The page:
Bramble Hollow Farm is proud to feature several heritage breeds of livestock for our customers.
What are heritage breeds? They are the 'oldies but goodies' of livestock- the chicken your grandmother used to talk about and the pork she remembers from her childhood. These are breeds that retain the historic characteristics that are no longer available in commercial breeds. Some of these characteristics are: the ability to reproduce naturally, a longer lifespan, and a more natural weight gain and distribution. These traits combined with a natural diet of pasture grasses, clovers, and forest mast produces more traditional-tasting, rich and flavorful meat.
Unfortunately many heritage breeds are in danger of disappering from farmyards forever. As agriculture has become more industrialized the uniqueness of heritage breeds has been traded in for breeds of more uniform size and weight with quicker maturation times. Small farms are often the only places you will find these old, hardy breeds.
To support the efforts of many heritage breed farmers, we are members of the American Livestock Breeds Conservancy.
Our pastured porkers are Tamworths, a heritage breed of hog recognized by the American Livestock Breeds Conservancy as a threatened species. The breed was developed in England and Ireland in the early 1800’s. Sometimes called an Irish Grazer, the Tamworth is a great breed for foraging in open pasture and wooded areas. These hardy animals do well in colder climates and their tough skin and wiry hairs help defend them against the cold winds of winter. They do not perform well indoors which is why this breed lost its popularity as pork production was moved from individual farms into confined animal feeding operations in the 1900's. In addition to access to pasture, our Tamworths now also graze in a forest paddock where they can root for tubers, pick through forest litter for nuts, treefruit and bramblefruit, and wallow in the cool water of a small stream. These hogs are living the good life!
Heritage Turkeys (Narragansetts, Boubon Reds, Black Spanish, and Chocolate)
If you've never tasted a pastured, heritage breed turkey, then you are in for a real treat. The flavor of the meat is nothing like the dry, tough stuff you're used to. We’ve chosen to raise Bourbon Red, Narragansett, Black Spanish and Chocolate turkeys in 2014 because of their beautiful plmage, great disposition and their unbeatable flavor. We’re also proud to be bringing attention to several breeds recognized by the American Livestock Breeds Conservancy as threatened and priority watch status. Heritage breed turkeys, unlike the broad-breasted white turkeys used in commercial production, can mate naturally. They are slow growers and require about 2 months longer than commercial breeds to grow out. Heritage breed turkeys weigh between 8 and 15 pounds dressed for your table. Our turkeys are brooded inside until they feather out at about 10 weeks. Then they are on pasture for the next 6 months. The turkeys are free-ranging during the day and are protected by poultry net while they roost at night. Last year, the turkeys had run of the farm on several occasions, once venturing .25 miles from home in search of wild persimmons, acorns, hickory nuts and other autumn goodies. For 2014 we are trying a Tamworth/ Black Hog cross. We're excited to be trying something new and will post pictures of the pigs on our Facebook page. Click here for more information about ordering custom pork from the farm.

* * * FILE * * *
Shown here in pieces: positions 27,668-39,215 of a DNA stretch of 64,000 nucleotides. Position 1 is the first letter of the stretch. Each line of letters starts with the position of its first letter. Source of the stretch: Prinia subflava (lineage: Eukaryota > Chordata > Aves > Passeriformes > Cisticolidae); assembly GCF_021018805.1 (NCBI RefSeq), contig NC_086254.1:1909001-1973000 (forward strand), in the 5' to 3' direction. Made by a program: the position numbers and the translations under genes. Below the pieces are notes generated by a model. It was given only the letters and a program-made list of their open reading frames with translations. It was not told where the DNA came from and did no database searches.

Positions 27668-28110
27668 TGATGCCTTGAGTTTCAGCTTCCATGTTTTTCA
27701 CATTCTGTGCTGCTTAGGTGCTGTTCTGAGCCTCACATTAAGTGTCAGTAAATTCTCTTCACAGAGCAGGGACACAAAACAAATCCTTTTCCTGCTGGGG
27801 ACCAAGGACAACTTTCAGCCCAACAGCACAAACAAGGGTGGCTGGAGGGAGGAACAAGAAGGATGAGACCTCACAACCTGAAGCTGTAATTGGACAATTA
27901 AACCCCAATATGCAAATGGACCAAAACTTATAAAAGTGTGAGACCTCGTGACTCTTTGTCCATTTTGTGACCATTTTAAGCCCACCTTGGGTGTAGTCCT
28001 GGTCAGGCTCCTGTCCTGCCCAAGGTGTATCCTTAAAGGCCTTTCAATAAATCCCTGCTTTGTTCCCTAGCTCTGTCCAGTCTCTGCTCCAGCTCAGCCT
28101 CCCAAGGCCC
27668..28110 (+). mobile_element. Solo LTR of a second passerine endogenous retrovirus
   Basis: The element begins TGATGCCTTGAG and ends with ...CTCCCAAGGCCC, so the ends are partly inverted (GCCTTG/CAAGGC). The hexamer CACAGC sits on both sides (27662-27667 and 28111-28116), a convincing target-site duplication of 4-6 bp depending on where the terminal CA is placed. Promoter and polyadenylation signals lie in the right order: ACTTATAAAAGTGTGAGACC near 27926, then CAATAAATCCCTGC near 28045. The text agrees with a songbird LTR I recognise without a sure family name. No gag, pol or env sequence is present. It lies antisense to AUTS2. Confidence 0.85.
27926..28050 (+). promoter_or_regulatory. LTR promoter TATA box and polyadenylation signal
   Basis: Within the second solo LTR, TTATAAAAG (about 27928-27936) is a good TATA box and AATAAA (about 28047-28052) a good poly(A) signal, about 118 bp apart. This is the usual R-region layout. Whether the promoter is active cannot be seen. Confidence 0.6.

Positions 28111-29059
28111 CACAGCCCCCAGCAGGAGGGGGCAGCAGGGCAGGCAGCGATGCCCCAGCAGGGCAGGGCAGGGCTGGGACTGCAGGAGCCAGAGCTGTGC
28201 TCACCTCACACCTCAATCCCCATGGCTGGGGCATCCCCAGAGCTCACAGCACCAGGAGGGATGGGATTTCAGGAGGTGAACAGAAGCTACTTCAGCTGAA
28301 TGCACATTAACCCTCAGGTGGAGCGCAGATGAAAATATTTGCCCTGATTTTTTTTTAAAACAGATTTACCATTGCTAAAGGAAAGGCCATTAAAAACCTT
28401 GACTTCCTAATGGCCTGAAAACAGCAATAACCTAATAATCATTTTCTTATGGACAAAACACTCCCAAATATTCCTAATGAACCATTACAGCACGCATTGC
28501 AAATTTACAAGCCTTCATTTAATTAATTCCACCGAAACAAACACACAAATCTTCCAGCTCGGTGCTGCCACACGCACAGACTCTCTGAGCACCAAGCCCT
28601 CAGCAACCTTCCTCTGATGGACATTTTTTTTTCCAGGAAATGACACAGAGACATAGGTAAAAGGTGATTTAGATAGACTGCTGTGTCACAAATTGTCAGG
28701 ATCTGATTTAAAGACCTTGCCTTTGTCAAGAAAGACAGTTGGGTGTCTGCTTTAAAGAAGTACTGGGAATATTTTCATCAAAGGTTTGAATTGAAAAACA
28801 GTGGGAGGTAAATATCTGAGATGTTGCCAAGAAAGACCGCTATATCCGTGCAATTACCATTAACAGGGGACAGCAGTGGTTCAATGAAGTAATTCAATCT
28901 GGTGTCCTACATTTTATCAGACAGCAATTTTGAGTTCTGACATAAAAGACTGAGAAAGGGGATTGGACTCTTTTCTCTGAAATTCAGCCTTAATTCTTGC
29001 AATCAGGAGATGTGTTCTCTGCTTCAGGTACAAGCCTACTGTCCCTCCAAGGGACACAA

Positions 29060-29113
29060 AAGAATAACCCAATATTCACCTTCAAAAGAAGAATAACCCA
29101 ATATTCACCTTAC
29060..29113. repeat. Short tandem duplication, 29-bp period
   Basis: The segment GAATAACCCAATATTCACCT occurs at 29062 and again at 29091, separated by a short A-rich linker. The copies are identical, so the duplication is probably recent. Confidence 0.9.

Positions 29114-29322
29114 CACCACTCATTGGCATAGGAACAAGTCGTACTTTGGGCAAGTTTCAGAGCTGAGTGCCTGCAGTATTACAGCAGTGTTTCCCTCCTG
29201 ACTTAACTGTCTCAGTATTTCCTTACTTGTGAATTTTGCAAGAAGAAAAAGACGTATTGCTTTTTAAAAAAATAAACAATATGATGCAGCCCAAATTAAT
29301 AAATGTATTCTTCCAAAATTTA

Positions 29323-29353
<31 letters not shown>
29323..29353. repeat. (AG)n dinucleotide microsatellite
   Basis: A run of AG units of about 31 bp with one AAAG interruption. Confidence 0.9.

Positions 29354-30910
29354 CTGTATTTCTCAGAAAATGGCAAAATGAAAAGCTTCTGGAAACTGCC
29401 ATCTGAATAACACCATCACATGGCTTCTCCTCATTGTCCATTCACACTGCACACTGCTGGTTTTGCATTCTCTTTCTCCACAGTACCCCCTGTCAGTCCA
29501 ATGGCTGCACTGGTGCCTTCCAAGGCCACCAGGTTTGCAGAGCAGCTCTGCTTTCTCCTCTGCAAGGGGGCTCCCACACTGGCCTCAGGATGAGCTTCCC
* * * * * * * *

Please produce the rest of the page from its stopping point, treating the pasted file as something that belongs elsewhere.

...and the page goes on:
Shirley nurses her day-old piglets in her outdoor farrowing hut.
Heritage Breed Chickens
We proud to be the only farm we know of to feature true heritage breed chickens. Plymouth Barred Rocks are our current breed of choice. For more information about our exciting new offering please visit the News From the Farm page.
We also offer a breed of chicken called the Freedom Ranger chicken that is not a heritage breed chicken, but is a breed derived from French and American heritage breeds and was developed in the 1960's to meet the strict culinary standards of the French Label Rouge Free Range program.
These chickens retain many of the natural instincts and behaviors of heritage breeds. Thus they are great foragers and often prefer the grubs and pasture grasses to milled grain. These chickens range far and wide to find water, shade, a nice dust bath and great forage. As a result these chickens have a dark meat, more traditional-tasting flavor and smaller breasts and legs. Because of their heritage breed derivation, these chickens take a few weeks longer to reach market weight than Cornish Cross broilers. We think the wait is worth it!